If you’re going to take a car, a ferry, a car, a shuttle, two planes, then a car to get somewhere south, it’s a whole lot better with good, island friends. The three oldest babes had wheelie luggage which invited ring-around-the-terminal games, giggles and inquiries from strangers on where to buy a Trunki. Our running joke was that the new logo of the Trunki should be a double edge sword. So much for for terminal rides and imaginative airport play; so much bumping into and rerouting of other travelers, so much turmoil over whose turn it was to pull and be pulled upon the Trunki. It was a long day.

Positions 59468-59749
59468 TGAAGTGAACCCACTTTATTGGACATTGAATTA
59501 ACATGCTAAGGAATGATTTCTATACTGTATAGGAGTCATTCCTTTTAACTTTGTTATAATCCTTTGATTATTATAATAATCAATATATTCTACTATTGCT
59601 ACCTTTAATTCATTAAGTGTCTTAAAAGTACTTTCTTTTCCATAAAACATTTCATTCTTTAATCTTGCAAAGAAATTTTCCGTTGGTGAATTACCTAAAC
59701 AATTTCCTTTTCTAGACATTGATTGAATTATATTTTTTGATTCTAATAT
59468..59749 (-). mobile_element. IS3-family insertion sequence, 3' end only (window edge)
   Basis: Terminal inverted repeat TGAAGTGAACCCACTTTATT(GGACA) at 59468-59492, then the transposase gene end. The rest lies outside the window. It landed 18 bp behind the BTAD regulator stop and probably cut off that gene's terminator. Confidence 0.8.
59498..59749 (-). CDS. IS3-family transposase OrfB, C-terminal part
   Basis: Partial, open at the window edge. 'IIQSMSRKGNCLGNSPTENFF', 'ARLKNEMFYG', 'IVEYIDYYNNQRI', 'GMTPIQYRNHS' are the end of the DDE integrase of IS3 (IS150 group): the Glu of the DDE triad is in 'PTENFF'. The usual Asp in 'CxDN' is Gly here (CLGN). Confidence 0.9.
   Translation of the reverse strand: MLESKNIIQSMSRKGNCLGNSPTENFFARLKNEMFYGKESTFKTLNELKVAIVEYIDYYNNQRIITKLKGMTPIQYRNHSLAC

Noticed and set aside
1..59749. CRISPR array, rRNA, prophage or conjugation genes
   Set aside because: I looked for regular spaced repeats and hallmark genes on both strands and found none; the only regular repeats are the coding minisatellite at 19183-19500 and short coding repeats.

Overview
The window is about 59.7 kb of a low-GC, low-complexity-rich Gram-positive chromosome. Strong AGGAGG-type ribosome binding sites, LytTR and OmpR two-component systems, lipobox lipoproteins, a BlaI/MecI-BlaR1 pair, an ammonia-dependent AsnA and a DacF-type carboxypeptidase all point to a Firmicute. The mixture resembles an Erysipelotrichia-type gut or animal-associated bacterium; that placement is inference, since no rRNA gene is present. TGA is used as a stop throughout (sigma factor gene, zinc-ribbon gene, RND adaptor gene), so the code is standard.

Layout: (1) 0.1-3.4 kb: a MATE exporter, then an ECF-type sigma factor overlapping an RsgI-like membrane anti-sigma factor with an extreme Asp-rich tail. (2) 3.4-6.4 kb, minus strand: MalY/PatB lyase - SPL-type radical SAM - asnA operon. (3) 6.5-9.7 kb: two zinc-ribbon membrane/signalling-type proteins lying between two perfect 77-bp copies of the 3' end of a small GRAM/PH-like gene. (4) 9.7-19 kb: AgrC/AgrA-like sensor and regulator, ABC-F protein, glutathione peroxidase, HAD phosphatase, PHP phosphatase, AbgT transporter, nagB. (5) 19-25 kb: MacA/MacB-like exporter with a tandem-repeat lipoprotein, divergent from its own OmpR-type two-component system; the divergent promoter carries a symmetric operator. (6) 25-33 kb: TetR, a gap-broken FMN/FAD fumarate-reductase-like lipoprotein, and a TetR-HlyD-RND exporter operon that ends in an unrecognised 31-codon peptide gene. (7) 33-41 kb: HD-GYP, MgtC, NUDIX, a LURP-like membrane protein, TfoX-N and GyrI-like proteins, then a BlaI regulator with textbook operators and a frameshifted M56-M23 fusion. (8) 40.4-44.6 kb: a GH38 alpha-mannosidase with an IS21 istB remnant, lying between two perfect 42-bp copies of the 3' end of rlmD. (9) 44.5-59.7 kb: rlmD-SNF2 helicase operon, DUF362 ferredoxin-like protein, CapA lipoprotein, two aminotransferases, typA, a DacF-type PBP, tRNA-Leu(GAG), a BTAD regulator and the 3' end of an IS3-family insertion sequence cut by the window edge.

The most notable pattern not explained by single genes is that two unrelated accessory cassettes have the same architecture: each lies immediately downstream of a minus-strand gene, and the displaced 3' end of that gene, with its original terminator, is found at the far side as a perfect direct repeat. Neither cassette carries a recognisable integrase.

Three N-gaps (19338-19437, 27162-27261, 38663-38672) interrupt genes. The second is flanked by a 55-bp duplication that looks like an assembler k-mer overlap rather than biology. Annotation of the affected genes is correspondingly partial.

Funny: two minutes before this picture was taken, the scene looked similar. A stranger came up and asked if we needed help. Maybe it was the shrieks, giggles and overtired peaks and valleys emanating from our small , terminal corner but, really.
After a night in a hotel and a day in the air, we were in weather fifty degrees warmer, bluer, thicker. We slathered ourselves in SPF near 100 to lie in weather of a similar level. Olive enjoyed her baby pool, the baby geckos running along lanai’s screen.
Lanai [n] a veranda or roofed-patio, often furnished and screened in.
I’m a big fan of an outdoor living room one can happily use all year long (unless, of course, there’s a hurricane). Within the screen, I wasn’t at all scared of the nearby pond’s alligators, resident armadillos, neighborhood snakes, and who-knows-what-else Florida wildlife.